5 waves of refugees to the United States

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by Brian Clarey

1. 1938-41: European Jews
All it takes for the United States to recognize people as a refugees is that they have a “well-founded fear of persecution” in their home countries. So when Hitler began his thing in Europe, pretty much every European Jew qualified. Thousands came to the United States in these years, and in 1944, FDR’s War Refugee Board helped bring thousands more in from the Eastern Bloc countries like Romania and Hungary.

2. 1948 Displaced Persons Act
With Europe still reeling from World War II, the United States passed legislation aimed specifically at European countries such as Italy, Austria, Germany and Czechoslovakia. Refugees who could stay out of jail and off public assistance could live here with their spouses and any children under 21.

3. 1960-80: Cuban Revolution
More than 1 million Cubans came to the United States after Fidel Castro’s coup in 1959, mostly aristocrats who had no place left in the society. In 1980, Castro declared that anyone who wanted to leave could do so, and the United States, under President Jimmy Carter, prepared to receive all with open arms. But while many political prisoners made it here during what became known as the Mariel Boat Lift, so too did thousands of Cubans recently liberated from that country’s jails and mental hospitals — that’s what the first scene from Scarface was all about. Miami would never be the same.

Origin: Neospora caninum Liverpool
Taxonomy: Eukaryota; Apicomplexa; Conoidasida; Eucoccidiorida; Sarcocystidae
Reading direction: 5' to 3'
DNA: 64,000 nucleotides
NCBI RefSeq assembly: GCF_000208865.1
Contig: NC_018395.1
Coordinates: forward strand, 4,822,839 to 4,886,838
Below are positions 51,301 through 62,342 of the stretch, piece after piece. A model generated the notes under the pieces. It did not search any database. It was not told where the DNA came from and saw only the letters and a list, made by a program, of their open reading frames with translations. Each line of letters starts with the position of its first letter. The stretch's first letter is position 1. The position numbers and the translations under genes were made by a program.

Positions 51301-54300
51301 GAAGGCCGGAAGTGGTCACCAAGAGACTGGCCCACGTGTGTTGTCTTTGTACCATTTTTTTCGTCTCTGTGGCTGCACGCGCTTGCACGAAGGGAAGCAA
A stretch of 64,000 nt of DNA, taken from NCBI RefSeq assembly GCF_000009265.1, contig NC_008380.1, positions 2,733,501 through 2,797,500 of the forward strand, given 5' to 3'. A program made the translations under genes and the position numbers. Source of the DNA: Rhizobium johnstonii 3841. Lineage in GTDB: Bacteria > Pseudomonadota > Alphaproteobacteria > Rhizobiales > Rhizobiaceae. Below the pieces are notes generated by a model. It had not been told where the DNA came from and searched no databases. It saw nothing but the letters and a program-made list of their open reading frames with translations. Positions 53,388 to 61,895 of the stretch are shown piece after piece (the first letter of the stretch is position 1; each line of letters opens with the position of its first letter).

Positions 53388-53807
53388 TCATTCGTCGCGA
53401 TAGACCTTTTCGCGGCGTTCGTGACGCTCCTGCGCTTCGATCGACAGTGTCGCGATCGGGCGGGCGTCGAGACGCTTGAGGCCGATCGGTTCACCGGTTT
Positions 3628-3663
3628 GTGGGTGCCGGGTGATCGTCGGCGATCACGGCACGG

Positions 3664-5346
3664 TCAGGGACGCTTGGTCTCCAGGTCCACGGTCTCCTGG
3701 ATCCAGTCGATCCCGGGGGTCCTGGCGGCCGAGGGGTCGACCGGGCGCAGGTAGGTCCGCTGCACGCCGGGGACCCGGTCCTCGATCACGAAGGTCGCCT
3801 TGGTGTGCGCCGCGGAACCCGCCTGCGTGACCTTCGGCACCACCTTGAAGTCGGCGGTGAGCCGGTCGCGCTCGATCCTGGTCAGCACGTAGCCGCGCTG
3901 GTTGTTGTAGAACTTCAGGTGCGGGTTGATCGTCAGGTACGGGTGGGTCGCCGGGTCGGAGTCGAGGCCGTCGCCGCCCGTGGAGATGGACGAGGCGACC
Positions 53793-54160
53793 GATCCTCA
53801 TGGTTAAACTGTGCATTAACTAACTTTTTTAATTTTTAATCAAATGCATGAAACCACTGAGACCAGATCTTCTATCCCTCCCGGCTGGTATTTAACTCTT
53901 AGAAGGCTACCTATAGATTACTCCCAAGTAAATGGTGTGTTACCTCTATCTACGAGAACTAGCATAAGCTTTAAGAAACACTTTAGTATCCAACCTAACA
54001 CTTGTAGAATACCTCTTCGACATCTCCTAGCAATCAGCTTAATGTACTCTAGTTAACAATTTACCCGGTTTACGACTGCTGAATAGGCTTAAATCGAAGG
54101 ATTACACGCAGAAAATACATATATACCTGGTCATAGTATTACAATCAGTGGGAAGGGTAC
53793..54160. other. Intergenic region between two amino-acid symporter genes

4. 1975-present: the Montagnards
When the Vietnam war came to a final end in 1975, US allies in the region were in danger. Hundreds of thousands of refugees from Indochina, including the tribal Montagnards, made their way to our shores — many of them settling in Guilford County. This inspired the Refugee Act of 1980, which created an infrastructure to serve all who sought asylum in our land. Since then, more than 70 million refugees have been resettled in our country, mostly from southeast Asia and the former Soviet Union.

5. 2015; the Syrians
President Obama announced this year his intention to fold 10,000 Syrian refugees, fleeing a civil war and terrorism in their own country, into our ranks. Compared to past waves of refugees, this is barely a trickle.